Rep. Jonathan Stickland’s “former fetus” sign isn’t just a matter ripe for mockery. It’s an issue of life and death for the people in Texas who rely on Planned Parenthood, and other specialized providers of reproductive health care, for affordable cancer screenings and treatment.
A Texas lawmaker has proposed a bill that would give pregnant Texans and their families the same end-of-life decision-making rights as non-pregnant people, striking a line from a health and safety statute that requires pregnant people be kept on mechanical support against their advance directives.
Gunn, who spoke at a Planned Parenthood South Texas luncheon on Thursday, had equally insightful things to say about bridging the empathy gap, and the top puppy looks for spring.
Challengers get their second shot Wednesday to try and gut Obama’s historic health-care reform law. Will the chief justice stand in their way again?
Our right-wing state lawmakers are so proudly hateful that they actually celebrated banning marriage equality by cutting a cake. They’ve also already filed a slate of oppressive and unnecessary legislation this session.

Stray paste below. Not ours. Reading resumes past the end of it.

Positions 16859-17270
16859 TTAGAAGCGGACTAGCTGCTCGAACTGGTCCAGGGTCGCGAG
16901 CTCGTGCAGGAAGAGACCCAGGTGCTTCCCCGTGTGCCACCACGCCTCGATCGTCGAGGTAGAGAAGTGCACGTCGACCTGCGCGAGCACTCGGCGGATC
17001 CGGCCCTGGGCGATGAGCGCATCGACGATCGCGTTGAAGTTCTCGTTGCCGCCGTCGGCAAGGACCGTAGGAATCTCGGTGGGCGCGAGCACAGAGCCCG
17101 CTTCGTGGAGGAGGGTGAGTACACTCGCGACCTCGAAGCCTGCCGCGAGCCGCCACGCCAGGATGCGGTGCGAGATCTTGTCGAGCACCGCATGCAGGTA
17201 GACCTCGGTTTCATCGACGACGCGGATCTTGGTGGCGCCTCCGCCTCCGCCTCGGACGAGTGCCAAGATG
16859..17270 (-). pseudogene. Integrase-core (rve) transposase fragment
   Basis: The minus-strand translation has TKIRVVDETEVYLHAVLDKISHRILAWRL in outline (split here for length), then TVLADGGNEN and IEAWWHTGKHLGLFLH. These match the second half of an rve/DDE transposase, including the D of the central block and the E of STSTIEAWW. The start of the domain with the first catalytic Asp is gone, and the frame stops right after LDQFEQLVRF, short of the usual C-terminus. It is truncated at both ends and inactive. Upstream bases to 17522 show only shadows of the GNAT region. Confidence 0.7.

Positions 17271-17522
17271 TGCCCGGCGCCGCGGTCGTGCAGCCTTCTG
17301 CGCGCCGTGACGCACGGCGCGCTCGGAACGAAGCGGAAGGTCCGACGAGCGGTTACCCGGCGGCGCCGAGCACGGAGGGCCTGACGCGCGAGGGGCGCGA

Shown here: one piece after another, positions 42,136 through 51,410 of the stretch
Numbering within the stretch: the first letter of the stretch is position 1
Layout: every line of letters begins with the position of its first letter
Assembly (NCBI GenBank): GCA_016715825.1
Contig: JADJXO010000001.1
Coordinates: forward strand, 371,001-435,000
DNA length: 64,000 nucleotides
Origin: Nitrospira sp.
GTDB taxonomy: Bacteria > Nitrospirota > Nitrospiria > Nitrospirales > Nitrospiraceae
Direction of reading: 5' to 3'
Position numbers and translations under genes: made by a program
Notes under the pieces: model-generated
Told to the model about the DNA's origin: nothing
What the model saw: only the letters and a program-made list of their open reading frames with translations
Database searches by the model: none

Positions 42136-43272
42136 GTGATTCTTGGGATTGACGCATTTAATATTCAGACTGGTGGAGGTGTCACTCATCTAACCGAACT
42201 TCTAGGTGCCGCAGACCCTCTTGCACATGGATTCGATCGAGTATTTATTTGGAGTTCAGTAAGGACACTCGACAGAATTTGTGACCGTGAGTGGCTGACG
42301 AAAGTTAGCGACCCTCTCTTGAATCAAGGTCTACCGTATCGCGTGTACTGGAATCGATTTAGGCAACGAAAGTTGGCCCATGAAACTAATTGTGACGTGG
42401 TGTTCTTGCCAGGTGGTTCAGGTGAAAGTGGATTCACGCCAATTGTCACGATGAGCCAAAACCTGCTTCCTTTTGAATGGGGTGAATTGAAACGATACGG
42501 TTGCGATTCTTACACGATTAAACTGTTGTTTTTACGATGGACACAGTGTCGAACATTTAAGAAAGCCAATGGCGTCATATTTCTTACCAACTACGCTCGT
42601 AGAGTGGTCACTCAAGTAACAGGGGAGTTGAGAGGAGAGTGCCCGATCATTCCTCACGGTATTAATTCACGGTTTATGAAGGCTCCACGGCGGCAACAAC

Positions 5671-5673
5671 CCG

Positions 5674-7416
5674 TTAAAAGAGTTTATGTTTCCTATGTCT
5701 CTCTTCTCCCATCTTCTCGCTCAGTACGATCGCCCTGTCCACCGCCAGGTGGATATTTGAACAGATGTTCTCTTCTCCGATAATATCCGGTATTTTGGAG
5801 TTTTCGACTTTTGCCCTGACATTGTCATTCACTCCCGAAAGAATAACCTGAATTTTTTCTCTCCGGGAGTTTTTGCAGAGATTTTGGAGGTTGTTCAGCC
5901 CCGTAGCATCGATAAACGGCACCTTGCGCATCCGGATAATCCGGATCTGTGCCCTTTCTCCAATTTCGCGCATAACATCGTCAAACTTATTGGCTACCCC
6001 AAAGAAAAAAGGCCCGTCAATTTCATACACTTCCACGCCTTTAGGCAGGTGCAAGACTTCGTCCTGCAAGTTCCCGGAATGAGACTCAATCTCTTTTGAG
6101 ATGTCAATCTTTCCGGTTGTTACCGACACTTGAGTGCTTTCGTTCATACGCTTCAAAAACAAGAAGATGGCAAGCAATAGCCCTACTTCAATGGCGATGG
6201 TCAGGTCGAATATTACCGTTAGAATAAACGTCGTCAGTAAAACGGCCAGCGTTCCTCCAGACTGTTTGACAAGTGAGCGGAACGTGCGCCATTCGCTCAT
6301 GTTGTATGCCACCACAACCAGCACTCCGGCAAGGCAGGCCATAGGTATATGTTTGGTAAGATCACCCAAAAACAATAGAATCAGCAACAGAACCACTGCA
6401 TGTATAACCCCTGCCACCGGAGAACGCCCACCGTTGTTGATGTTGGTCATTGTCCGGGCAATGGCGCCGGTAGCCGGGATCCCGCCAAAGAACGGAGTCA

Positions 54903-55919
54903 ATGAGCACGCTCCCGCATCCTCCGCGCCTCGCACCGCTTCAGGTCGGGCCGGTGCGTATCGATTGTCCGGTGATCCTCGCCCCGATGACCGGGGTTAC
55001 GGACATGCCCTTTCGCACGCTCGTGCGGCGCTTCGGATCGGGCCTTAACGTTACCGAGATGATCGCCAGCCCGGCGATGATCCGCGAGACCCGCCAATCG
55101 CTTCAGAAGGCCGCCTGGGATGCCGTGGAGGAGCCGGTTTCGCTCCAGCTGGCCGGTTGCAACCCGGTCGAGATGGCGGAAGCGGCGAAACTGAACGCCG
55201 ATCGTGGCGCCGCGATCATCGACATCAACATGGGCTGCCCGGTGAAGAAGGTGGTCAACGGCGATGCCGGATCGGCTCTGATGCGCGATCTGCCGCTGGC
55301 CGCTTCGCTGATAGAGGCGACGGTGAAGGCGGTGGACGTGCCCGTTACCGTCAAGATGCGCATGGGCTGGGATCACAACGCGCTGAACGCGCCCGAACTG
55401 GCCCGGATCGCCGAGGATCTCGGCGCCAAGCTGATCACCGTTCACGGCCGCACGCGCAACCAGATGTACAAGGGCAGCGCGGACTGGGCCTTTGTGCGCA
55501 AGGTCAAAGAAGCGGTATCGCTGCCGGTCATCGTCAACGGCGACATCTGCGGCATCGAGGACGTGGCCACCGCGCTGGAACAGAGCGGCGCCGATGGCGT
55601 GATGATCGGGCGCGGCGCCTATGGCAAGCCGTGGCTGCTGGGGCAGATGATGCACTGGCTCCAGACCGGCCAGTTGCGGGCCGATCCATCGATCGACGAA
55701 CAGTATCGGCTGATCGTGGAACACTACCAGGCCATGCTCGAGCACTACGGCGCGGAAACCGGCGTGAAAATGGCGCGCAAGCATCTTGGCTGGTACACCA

Dozens of college students and reproductive justice activists met with lawmakers in Austin Thursday morning, asking them to support comprehensive sex ed, increase access to legal abortion care, and give doctors more leeway to make medically sound decisions about their patients.
As state lawmakers prepare to take access to cancer screenings and services away from the poorest Texans, a few choice words keep coming to mind—words like “mean,” “spiteful,” and just plain “indecent.”
Conversations about the need for more comprehensive maternity leave policies seem to rarely include solutions to the issues facing pregnant and parenting students, despite the fact that they are less likely to finish high school than their peers and are more likely to stay in poverty as they struggle to support their family.
A judge ordered the Travis County Clerk to issue a marriage license to Sarah Goodfriend and Suzanne Bryant, an Austin couple who have been together for nearly 31 years and who married outside the county clerk’s office Thursday in the presence of friends and family.
The ruling by U.S. District Judge Andrew Hanen doesn’t say whether the president’s action is legal or constitutional. It does, however, suggest that Hanen is seriously considering siding with the 26 states that are suing to halt the order.